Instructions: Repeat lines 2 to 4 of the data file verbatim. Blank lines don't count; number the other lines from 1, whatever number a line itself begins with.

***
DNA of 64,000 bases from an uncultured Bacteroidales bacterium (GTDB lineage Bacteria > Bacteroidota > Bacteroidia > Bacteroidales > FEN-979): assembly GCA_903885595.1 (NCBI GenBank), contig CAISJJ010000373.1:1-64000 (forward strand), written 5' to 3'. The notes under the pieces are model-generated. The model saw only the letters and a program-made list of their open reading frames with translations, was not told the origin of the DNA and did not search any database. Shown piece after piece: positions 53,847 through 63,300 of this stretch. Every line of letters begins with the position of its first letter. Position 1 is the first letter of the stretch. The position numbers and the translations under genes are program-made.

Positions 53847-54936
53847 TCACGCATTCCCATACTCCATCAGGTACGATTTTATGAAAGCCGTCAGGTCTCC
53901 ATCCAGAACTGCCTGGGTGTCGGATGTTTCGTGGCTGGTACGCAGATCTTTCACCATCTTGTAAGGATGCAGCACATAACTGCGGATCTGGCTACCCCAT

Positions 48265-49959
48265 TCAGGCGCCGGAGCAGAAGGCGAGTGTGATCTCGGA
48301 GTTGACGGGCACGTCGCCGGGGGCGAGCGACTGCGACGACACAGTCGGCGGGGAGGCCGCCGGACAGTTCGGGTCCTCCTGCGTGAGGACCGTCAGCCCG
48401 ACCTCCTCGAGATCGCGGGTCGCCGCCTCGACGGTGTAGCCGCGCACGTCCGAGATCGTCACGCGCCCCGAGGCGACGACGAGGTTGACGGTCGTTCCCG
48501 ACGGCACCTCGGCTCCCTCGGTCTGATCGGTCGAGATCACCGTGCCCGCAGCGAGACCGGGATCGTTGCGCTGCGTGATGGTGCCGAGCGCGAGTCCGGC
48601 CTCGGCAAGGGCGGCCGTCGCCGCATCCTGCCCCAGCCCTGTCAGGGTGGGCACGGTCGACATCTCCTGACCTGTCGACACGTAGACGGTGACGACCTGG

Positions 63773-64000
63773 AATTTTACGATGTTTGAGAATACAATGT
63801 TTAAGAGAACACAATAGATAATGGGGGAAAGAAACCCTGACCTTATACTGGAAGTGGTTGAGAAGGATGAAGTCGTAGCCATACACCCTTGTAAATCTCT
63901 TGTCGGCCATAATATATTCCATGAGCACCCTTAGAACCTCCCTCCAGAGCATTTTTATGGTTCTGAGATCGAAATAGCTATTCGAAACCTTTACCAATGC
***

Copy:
Positions 53847-54936
53847 TCACGCATTCCCATACTCCATCAGGTACGATTTTATGAAAGCCGTCAGGTCTCC
53901 ATCCAGAACTGCCTGGGTGTCGGATGTTTCGTGGCTGGTACGCAGATCTTTCACCATCTTGTAAGGATGCAGCACATAACTGCGGATCTGGCTACCCCAT